- #1

H Smith 94

Gold Member

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So here I have Laplace's equation with non-homogeneous, mixed boundary conditions in both [itex]x[/itex] and [itex]y[/itex]

Solve Laplace's equation \begin{equation}\label{eq:Laplace}\nabla^2\phi(x,y)=0\end{equation} for the following boundary conditions:

In two dimensions:[tex]\nabla^2 = \frac{\partial^2}{\partial x^2} + \frac{\partial^2}{\partial y^2}.[/tex]

[/B]

As far as I can tell, a solution exists in \begin{equation}\label{eq:phi1}\phi(x,y)=\phi_0(x) + \Delta\phi(x,y),\end{equation} where [itex]\phi_0(x)[/itex] satisfies the [itex]x[/itex]-boundaries, in that [tex]\phi_0(x)=A_0+B_0 x[/tex] and [itex]\Delta\phi(x,y)[/itex] satisfies the [itex]y[/itex]-boundaries, with a separable solution of the form [tex]\Delta\phi(x,y)=\sum_{n}\chi_n(x)\gamma_n(y).[/tex]

Applying boundary condition 1: [tex]\phi_0(0,y) = 2 \implies \boxed{A_0 = 2},[/tex] so now [itex]\phi_0= 2+B_0 x [/itex].

Applying boundary condition 2: [tex]\phi_0(1,y) = 2+ B_0 = 0 \implies \boxed{B_0 = -2}.[/tex] Hence, have that \begin{equation}\phi_0(x,y) = 2-2x.\end{equation}

Now, equation [itex]\ref{eq:phi1}[/itex] can be substituted into Laplace's equation ([itex]\ref{eq:Laplace}[/itex]) to yield [tex] \frac{\partial^2\Delta\phi(x,y)}{\partial x^2} + \frac{\partial^2\Delta\phi(x,y)}{\partial y^2} = 0.[/tex] This has the separable solution in [itex]\Delta\phi(x,y) = \chi(x)\gamma(y)[/itex]: [tex]\frac{\mathrm{d}^2\chi}{\mathrm{d}x^2} = \kappa \chi(x) \\ \frac{\mathrm{d}^2\gamma}{\mathrm{d}y^2} = -\kappa \gamma(y)[/tex] so that [tex]\begin{align}\chi(x) = E \cos{\kappa x} + F \sin{\kappa x} \\ \gamma(y) = G e^{\kappa y} + H e^{-\kappa y}, \end{align}[/tex] for which I found using the homogeneous boundary conditions produced from [itex]\phi_0(x)[/itex] that [itex]F = -E[/itex] and, in turn, [itex]E = 0[/itex] -- so [tex]\chi(x) = 0\ \forall x \implies \boxed{\Delta\phi(x,y) = 0}[/tex] and so \begin{equation}\boxed{\boxed{\phi(x,y)=2 - 2x}},\end{equation} which just cannot be correct!

I have tried solving the solution directly using separation of variables with all types of attempted forms of solutions and---after pages and pages of working---have come up with nothing. I feel like there's a very simple but essential point I'm missing here.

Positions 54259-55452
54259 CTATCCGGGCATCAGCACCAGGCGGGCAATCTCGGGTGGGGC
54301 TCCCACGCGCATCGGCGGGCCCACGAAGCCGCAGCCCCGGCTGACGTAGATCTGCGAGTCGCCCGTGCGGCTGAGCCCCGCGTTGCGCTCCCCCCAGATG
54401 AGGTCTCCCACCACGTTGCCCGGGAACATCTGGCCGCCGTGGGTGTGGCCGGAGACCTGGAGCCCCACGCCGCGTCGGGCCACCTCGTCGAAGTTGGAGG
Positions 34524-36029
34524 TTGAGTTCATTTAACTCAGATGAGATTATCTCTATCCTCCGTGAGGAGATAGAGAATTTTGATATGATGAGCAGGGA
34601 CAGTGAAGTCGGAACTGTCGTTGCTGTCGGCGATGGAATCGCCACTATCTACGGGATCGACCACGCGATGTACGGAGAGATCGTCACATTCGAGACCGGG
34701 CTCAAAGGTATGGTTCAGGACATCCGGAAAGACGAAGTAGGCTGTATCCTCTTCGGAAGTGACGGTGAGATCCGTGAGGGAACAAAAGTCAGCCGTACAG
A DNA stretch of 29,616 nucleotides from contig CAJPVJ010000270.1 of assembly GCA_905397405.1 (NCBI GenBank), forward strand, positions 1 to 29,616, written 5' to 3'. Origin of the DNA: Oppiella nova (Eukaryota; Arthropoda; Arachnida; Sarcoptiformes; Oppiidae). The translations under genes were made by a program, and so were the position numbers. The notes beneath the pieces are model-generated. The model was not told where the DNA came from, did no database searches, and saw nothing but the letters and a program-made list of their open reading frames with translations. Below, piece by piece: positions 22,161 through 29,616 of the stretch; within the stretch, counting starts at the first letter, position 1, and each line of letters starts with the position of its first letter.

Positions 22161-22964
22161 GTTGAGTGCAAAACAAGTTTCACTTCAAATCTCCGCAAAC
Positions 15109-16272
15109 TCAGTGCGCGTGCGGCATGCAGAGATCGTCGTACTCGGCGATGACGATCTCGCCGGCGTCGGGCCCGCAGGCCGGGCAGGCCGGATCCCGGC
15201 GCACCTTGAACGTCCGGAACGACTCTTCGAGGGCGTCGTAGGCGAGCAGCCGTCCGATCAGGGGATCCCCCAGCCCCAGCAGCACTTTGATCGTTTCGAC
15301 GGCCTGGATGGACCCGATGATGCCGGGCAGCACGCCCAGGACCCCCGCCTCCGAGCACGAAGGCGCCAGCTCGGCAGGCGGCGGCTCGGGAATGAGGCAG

Thanks in advance!

**.**

1. Homework Statement1. Homework Statement

Solve Laplace's equation \begin{equation}\label{eq:Laplace}\nabla^2\phi(x,y)=0\end{equation} for the following boundary conditions:

- [itex]\phi(0, y)=2[/itex];

- [itex]\phi(1, y)=0[/itex];
- [itex]\phi(x, 0)=0[/itex];
- [itex]\frac{\partial}{\partial y}\phi(x,1)=1[/itex].

## Homework Equations

In two dimensions:[tex]\nabla^2 = \frac{\partial^2}{\partial x^2} + \frac{\partial^2}{\partial y^2}.[/tex]

## The Attempt at a Solution

[/B]

As far as I can tell, a solution exists in \begin{equation}\label{eq:phi1}\phi(x,y)=\phi_0(x) + \Delta\phi(x,y),\end{equation} where [itex]\phi_0(x)[/itex] satisfies the [itex]x[/itex]-boundaries, in that [tex]\phi_0(x)=A_0+B_0 x[/tex] and [itex]\Delta\phi(x,y)[/itex] satisfies the [itex]y[/itex]-boundaries, with a separable solution of the form [tex]\Delta\phi(x,y)=\sum_{n}\chi_n(x)\gamma_n(y).[/tex]

Applying boundary condition 1: [tex]\phi_0(0,y) = 2 \implies \boxed{A_0 = 2},[/tex] so now [itex]\phi_0= 2+B_0 x [/itex].

Applying boundary condition 2: [tex]\phi_0(1,y) = 2+ B_0 = 0 \implies \boxed{B_0 = -2}.[/tex] Hence, have that \begin{equation}\phi_0(x,y) = 2-2x.\end{equation}

Now, equation [itex]\ref{eq:phi1}[/itex] can be substituted into Laplace's equation ([itex]\ref{eq:Laplace}[/itex]) to yield [tex] \frac{\partial^2\Delta\phi(x,y)}{\partial x^2} + \frac{\partial^2\Delta\phi(x,y)}{\partial y^2} = 0.[/tex] This has the separable solution in [itex]\Delta\phi(x,y) = \chi(x)\gamma(y)[/itex]: [tex]\frac{\mathrm{d}^2\chi}{\mathrm{d}x^2} = \kappa \chi(x) \\ \frac{\mathrm{d}^2\gamma}{\mathrm{d}y^2} = -\kappa \gamma(y)[/tex] so that [tex]\begin{align}\chi(x) = E \cos{\kappa x} + F \sin{\kappa x} \\ \gamma(y) = G e^{\kappa y} + H e^{-\kappa y}, \end{align}[/tex] for which I found using the homogeneous boundary conditions produced from [itex]\phi_0(x)[/itex] that [itex]F = -E[/itex] and, in turn, [itex]E = 0[/itex] -- so [tex]\chi(x) = 0\ \forall x \implies \boxed{\Delta\phi(x,y) = 0}[/tex] and so \begin{equation}\boxed{\boxed{\phi(x,y)=2 - 2x}},\end{equation} which just cannot be correct!

I have tried solving the solution directly using separation of variables with all types of attempted forms of solutions and---after pages and pages of working---have come up with nothing. I feel like there's a very simple but essential point I'm missing here.

Thanks in advance!

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